Last updated on 2020-12-07 by Martin Maechler
Robust (or "resistant") methods for statistics modelling have been
available in S from the very beginning in the 1980s; and then in R in
mean(*, trim =
fivenum(), the statistic
boxplot() in package
loess()) for robust
nonparametric regression, which had been complemented
runmed() in 2003.
Much further important functionality has been made available in
recommended (and hence present in all R versions) package
MASS (by Bill Venables and Brian Ripley, see the book
Statistics with S).
Most importantly, they provide
rlm() for robust regression and
robust multivariate scatter and covariance.
This task view is about R add-on packages providing newer or faster, more efficient algorithms and notably for (robustification of) new models.
Please send suggestions for additions and extensions to the task view maintainer.
An international group of scientists working in the field of robust statistics has made efforts (since October 2005) to coordinate several of the scattered developments and make the important ones available through a set of R packages complementing each other. These should build on a basic package with "Essentials", coined robustbase with (potentially many) other packages building on top and extending the essential functionality to particular models or applications. Further, there is the quite comprehensive package robust, a version of the robust library of S-PLUS, as an R package now GPLicensed thanks to Insightful and Kjell Konis. Originally, there has been much overlap between 'robustbase' and 'robust', now robust depends on robustbase and rrcov, where 'robust' provides convenient routines for the casual user while robustbase and rrcov contain the underlying functionality, and provide the more advanced statistician with a large range of options for robust modeling.
lmRob()(robust) where the former uses the latest of the fast-S algorithms and heteroscedasticity and autocorrelation corrected (HAC) standard errors, the latter makes use of the M-S algorithm of Maronna and Yohai (2000), automatically when there are factors among the predictors (where S-estimators (and hence MM-estimators) based on resampling typically badly fail). The
lmrob.S()functions are available in robustbase, but rather for comparison purposes.
rlm()from MASS had been the first widely available implementation for robust linear models, and also one of the very first MM-estimation implementations. robustreg provides very simple M-estimates for linear regression (in pure R). Note that Koenker's quantile regression package quantreg contains L1 (aka LAD, least absolute deviations)-regression as a special case, doing so also for nonparametric regression via splines. Package mblm's function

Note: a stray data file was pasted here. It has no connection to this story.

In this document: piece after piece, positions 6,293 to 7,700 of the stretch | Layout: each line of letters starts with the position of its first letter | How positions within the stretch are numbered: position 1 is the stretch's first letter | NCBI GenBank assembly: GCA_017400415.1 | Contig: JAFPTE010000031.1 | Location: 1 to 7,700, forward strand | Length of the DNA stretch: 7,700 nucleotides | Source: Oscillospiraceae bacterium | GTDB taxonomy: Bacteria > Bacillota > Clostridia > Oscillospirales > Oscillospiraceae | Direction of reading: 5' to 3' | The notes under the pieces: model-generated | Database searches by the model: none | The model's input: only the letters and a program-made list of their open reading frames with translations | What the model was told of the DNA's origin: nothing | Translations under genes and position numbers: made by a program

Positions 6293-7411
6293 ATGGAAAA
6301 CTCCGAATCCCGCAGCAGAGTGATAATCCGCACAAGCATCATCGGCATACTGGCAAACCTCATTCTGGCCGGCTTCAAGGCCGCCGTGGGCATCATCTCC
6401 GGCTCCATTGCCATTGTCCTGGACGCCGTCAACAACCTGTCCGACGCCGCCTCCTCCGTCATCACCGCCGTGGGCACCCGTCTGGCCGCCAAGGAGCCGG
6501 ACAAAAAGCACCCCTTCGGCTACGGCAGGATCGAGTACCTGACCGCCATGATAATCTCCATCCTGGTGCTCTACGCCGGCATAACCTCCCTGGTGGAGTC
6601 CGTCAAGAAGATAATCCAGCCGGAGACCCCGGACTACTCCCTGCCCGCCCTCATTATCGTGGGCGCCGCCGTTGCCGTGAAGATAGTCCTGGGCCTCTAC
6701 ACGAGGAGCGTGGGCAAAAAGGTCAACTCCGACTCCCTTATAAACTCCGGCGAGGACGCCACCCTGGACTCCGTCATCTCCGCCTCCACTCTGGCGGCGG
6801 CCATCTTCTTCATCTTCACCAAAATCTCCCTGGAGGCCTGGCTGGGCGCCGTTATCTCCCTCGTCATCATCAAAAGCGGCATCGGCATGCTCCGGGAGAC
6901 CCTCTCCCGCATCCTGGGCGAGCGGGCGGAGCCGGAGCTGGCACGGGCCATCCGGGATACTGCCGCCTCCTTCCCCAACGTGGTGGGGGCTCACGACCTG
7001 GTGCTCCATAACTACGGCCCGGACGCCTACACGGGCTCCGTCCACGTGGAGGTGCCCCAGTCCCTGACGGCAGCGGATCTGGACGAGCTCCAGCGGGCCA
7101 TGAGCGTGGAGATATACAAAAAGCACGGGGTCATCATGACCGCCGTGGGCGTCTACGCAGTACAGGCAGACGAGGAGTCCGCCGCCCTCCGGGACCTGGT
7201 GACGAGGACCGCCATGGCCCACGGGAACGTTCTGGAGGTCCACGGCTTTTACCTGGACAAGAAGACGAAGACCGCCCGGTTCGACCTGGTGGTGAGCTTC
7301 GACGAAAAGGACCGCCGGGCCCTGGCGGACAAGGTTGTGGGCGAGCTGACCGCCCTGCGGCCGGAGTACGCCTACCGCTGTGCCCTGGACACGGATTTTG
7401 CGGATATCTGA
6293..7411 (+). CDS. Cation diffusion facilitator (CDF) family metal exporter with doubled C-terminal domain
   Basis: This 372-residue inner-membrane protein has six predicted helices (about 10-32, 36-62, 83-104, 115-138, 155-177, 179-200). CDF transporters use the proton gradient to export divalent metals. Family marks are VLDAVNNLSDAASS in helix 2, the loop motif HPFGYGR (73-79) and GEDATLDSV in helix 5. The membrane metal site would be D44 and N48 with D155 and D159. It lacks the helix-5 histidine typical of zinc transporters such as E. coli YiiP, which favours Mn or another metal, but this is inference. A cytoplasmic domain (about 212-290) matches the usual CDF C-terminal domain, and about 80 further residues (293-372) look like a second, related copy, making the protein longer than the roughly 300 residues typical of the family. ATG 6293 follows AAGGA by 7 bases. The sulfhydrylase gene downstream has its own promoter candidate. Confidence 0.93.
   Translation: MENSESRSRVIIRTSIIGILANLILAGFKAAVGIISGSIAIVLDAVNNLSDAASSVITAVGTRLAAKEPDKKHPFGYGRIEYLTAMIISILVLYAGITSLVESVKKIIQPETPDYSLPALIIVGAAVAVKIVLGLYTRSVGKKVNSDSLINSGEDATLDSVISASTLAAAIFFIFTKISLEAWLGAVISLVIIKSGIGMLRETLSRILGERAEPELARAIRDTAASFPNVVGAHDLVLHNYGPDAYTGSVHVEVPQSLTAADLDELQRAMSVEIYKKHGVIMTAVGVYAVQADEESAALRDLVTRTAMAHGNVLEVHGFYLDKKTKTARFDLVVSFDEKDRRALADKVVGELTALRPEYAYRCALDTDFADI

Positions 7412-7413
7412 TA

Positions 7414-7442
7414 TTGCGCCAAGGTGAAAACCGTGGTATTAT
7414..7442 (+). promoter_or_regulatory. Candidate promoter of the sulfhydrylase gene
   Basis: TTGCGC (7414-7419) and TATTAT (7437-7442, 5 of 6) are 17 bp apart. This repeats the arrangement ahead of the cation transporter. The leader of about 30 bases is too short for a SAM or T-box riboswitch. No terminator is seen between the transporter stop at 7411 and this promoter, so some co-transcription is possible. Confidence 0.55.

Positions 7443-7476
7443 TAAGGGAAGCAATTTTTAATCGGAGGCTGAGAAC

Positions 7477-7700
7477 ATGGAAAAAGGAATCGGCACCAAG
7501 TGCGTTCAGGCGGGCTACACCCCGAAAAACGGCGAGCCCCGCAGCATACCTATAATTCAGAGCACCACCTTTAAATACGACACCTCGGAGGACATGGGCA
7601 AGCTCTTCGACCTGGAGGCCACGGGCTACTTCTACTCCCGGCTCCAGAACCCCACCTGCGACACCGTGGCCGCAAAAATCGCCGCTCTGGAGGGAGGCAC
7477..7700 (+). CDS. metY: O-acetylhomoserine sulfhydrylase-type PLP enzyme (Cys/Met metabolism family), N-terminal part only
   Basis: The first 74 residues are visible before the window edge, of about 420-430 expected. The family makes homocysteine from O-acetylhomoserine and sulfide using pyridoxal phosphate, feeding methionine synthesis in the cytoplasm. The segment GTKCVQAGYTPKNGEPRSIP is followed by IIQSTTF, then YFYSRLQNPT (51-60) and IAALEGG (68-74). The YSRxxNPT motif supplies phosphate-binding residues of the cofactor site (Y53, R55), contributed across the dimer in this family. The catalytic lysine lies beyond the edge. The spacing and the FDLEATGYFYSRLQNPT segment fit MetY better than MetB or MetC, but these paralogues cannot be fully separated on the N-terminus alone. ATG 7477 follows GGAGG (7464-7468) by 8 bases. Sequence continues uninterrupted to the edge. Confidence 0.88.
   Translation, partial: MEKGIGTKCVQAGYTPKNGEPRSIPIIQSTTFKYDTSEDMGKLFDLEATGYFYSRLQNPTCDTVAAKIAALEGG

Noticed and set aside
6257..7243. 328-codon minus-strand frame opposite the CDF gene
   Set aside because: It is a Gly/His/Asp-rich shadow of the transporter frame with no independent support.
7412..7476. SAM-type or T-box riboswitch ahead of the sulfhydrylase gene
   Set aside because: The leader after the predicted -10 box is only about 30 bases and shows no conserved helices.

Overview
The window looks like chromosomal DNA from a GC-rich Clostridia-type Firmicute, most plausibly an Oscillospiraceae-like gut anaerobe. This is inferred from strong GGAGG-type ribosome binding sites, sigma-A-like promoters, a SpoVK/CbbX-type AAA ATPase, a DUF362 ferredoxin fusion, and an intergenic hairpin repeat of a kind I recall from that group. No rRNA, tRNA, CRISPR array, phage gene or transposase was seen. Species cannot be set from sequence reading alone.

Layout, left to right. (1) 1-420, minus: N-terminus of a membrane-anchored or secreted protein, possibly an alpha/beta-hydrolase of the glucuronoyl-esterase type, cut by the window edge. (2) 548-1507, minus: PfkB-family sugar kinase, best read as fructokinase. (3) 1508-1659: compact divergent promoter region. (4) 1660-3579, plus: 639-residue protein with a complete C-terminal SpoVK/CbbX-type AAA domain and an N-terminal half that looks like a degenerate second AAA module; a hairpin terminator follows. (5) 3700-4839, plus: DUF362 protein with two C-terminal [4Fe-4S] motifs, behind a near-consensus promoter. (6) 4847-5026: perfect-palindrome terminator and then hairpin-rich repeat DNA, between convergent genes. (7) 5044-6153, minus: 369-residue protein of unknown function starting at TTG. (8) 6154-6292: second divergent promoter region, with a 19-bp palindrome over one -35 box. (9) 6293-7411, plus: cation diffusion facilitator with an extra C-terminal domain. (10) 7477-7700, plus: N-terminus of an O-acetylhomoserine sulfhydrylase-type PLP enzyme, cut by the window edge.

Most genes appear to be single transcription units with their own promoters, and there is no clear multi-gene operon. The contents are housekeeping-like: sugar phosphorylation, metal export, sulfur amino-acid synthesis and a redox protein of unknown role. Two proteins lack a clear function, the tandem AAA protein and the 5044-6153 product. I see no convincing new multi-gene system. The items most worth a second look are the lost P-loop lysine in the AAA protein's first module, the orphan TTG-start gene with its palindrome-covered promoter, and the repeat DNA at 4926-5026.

mblm()fits median-based (Theil-Sen or Siegel's repeated) simple linear models.
glmRob()(robust). Robust ordinal regression is provided by rorutadis (UTADIS). drgee fits "Doubly Robust" Generalized Estimating Equations (GEEs), complmrob does robust linear regression with compositional data as covariates. multinomRob fits overdispersed multinomial regression models for count data.
nlrob(). robustgam fits robust GAMs, i.e., robust Generalized Additive Models.
Depends") on robustbase provides nice S4 class based methods, more methods for robust multivariate variance-covariance estimation, and adds robust PCA methodology.
NA) data, and by rrcovHD, providing robust multivariate methods for High Dimensional data.
X <- stackloss; pc.rob <- princomp(X, covmat= MASS::cov.rob(X))
fastmcd(), and similarly for
covOGK(). OTOH, robust's
covRob()has automatically chosen methods, notably
pairwiseQC()for large dimensionality p. Package robustX for experimental, or other not yet established procedures, contains
covNCC(), the latter providing the neighbor variance estimation (NNVE) method of Wang and Raftery (2002), also available (slightly less optimized) in covRobust.
pam()implementing "partioning around medians" is partly robust (medians instead of very unrobust k-means) but is not good enough, as e.g., the k clusters could consist of k-1 outliers one cluster for the bulk of the remaining data.
Large Data Sets:
BACON()(in robustX) should be applicable for larger (n,p) than traditional robust covariance based outlier detectors.
Descriptive Statistics / Exploratory Data Analysis:
boxplot.stats(), etc mentioned above
runmed()provides most robust running median filtering.
vcov(lmrob())also uses a version of HAC standard errors for its robustly estimated linear models. See also the CRAN task view Econometrics
Robust Methods for Bioinformatics:
Robust Methods for Survival Analysis:
Robust Methods for Surveys:
Collections of Several Methodologies:
Other Approaches to robust and resistant methodology: